The shop right doctrine is similar. When an employee invents under the auspices of an employer, the employer will, at a minimum, have an implied right to use that invention.

[W]hen one is in the employ of another in a certain line of work, and devises an improved method or instrument for doing that work, and uses the property of his employer and the services of other employes to develop and put in practicable form his invention, and explicitly assents to the use by his employer of such invention, a jury, or a court, trying the facts, is warranted in finding that he has so far recognized the obligations of service flowing from his employment and the benefits resulting from his use of the property, and the assistance of the co-employes, of his employer, as to have given to such employer an irrevocable license to use such invention.

Solomons, 137 U.S. at 346, 11 S.Ct. 88. In this way, the concept of an equitable defense to an infringement claim merges with the shop right doctrine, which itself arises from the fact that the work done was for hire. This court has recognized shop rights as providing an employer a right to use its employee's invention without subjecting itself to liability for infringement. In Teets itself, for example, this court noted:

Consistent with the presumption that the inventor owns his invention, an individual owns the patent rights even though the invention was conceived and/or reduced to practice during the course of employment. At the same time, however, the law recognizes that employers may have an interest in the creative products of their employees. For example, an employer may obtain a shop right in employee inventions where it has contributed to the development of the invention. A shop right permits the employer to use the employee's invention without liability for infringement.

Teets, 83 F.3d at 407 (citations omitted).

In Gellman v. Telular Corp., 449 Fed.Appx. 941 (Fed. Cir. 2011) (nonprecedential), moreover, this court clarified the equitable nature of the shop right and hired-to-invent doctrines. This court affirmed the dismissal of an infringement action brought by Ms. Gellman, the widow of one of the named inventors on the patent-in-suit. This was because Ms. Gellman failed to prove that the other co-inventor, an alleged employee of her late husband who had not joined the suit, had assigned his rights in the patent to her. The court wisely noted:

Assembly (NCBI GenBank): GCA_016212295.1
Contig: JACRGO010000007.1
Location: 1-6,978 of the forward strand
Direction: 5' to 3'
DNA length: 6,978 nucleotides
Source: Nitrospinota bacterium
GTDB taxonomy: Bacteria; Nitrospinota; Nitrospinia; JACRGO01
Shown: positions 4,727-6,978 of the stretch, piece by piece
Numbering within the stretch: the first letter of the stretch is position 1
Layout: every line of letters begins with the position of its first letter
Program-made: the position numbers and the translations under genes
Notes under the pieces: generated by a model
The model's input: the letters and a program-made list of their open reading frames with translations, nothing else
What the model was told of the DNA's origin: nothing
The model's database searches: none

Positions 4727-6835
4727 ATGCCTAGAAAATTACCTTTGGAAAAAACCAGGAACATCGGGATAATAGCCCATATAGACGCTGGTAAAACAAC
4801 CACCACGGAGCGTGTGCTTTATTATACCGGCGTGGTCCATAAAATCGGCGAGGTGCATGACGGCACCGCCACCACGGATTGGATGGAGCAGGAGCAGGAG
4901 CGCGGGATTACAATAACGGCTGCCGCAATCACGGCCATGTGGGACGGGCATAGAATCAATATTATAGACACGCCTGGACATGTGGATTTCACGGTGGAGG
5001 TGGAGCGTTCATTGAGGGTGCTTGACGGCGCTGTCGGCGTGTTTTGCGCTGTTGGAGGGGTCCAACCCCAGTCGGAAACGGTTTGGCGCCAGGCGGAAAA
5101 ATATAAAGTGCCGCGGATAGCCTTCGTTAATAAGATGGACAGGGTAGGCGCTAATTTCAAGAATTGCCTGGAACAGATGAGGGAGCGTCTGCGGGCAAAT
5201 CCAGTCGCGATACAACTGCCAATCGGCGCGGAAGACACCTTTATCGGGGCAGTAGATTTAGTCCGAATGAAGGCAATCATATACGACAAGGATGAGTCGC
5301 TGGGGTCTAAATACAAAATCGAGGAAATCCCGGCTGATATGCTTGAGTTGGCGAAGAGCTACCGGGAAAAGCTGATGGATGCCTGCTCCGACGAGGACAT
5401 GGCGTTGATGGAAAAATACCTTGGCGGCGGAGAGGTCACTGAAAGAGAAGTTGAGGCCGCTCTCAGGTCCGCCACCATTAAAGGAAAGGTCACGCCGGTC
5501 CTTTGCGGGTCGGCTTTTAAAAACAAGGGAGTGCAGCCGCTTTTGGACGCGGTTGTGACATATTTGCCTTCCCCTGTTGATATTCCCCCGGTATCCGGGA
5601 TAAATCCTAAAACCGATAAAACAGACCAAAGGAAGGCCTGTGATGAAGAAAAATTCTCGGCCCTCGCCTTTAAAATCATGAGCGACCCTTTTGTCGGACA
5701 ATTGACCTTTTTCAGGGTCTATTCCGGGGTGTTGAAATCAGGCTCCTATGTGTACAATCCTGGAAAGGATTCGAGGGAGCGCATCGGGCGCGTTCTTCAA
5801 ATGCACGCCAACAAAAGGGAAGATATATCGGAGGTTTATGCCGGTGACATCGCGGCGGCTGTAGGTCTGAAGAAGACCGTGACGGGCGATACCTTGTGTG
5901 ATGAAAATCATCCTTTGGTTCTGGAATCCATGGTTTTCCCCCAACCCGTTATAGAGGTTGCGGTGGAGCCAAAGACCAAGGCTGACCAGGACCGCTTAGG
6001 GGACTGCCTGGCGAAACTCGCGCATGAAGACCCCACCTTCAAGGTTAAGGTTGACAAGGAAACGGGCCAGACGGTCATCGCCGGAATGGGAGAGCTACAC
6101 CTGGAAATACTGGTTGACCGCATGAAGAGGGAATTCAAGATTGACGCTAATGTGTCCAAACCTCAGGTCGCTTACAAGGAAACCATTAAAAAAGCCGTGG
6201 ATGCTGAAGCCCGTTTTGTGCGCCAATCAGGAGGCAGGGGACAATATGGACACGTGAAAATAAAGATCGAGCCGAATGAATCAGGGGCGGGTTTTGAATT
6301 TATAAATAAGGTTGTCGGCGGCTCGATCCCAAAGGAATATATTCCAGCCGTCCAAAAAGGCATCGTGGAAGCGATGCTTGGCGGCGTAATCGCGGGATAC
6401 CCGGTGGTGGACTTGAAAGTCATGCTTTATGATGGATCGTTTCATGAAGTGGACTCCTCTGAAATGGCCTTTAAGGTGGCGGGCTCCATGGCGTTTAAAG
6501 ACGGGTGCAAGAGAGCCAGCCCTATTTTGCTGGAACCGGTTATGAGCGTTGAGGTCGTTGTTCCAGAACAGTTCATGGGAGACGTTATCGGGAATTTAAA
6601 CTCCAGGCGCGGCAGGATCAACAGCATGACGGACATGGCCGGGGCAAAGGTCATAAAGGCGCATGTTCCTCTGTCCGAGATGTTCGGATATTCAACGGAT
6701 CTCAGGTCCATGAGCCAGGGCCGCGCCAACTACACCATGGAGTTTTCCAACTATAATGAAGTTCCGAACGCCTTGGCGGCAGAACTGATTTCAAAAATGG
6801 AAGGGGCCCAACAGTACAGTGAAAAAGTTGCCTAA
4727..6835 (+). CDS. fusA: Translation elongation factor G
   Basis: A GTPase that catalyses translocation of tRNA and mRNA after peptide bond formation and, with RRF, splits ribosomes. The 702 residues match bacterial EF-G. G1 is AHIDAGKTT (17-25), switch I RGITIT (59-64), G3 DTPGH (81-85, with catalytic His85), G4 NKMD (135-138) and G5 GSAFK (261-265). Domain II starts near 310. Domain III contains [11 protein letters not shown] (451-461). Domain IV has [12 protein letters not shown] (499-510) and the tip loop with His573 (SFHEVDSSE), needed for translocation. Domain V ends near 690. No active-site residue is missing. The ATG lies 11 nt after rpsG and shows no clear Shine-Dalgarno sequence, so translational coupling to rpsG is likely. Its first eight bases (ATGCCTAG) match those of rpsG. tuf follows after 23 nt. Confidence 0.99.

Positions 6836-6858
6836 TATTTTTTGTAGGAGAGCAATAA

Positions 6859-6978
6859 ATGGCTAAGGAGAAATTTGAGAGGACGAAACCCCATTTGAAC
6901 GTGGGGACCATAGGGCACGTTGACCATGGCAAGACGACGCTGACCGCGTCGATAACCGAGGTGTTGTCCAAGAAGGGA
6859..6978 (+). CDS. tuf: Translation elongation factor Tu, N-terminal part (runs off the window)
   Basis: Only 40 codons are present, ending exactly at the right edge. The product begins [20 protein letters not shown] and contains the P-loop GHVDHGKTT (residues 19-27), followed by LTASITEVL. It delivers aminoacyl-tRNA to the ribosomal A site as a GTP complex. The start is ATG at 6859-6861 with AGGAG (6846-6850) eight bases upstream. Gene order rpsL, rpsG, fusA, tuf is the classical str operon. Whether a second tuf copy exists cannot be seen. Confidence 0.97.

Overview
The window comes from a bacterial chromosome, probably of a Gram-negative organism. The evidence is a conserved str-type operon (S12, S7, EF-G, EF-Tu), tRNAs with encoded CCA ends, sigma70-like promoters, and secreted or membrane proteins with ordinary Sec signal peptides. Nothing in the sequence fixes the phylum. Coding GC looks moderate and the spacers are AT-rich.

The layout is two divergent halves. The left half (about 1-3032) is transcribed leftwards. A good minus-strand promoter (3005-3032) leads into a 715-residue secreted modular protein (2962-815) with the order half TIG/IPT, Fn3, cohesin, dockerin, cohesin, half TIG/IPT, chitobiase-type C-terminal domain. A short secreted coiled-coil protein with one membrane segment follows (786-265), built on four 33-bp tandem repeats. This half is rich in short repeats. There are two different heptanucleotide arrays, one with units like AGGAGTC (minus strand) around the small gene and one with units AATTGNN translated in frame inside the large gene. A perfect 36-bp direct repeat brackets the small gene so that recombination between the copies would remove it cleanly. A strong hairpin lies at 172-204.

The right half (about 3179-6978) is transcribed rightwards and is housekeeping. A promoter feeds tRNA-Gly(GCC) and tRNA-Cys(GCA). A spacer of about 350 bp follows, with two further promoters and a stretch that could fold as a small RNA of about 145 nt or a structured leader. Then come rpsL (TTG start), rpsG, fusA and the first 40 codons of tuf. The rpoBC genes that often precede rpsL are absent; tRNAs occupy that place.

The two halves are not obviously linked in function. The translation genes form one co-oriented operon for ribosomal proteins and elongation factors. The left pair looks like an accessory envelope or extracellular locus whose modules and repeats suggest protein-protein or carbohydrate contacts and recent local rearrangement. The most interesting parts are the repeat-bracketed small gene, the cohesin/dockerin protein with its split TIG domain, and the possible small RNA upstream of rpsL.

[E]quitable claims [of patent ownership] do not themselves confer standing․ Courts have in some cases held that the inventions of an employee hired to make that invention fairly belong to the employer. But this doctrine is expressly equitable, and creates only an obligation for the employee to assign to his employer. It cannot save Ms. Gellman's case․ For the foregoing reasons, the district court did not err in dismissing without prejudice Ms. Gellman's case for lack of standing.”

Id. at *3 (citations omitted). But equitable title is not sufficient to confer standing to pursue money damages in a patent infringement suit. “The general rule is that one seeking to recover money damages for infringement of a United States patent (an action ‘at law’) must have held the legal title to the patent during the time of the infringement.” Arachnid, Inc. v. Merit Indus., Inc., 939 F.2d 1574, 1579 (Fed. Cir. 1991) (citing Crown Die & Tool Co. v. Nye Tool & Mach. Works, 261 U.S. 24, 40–41, 43 S.Ct. 254, 67 L.Ed. 516 (1923)).

In this case, if Nathan and Matheson asserted a claim of infringement against NanoVapor—they did not—NanoVapor could have asserted equitable defenses under these doctrines. See Banks v. Unisys Corp., 228 F.3d 1357 (Fed. Cir. 2000) (applying hired-to-invent doctrine as an equitable defense); Teets, 83 F.3d 403 (applying shop right doctrine as an equitable defense). But where, as here, the question of affirmative standing to sue in the absence of named inventors is at issue, compliance with § 261 is mandatory. Any judicially crafted exception must bend under the unconditional language of § 261. NanoVapor's argument that Nathan and Matheson had an obligation to assign their rights to the ′310 patent, therefore, first requires the production of a written instrument reflecting such an assignment. Only then could NanoVapor pursue its infringement claims.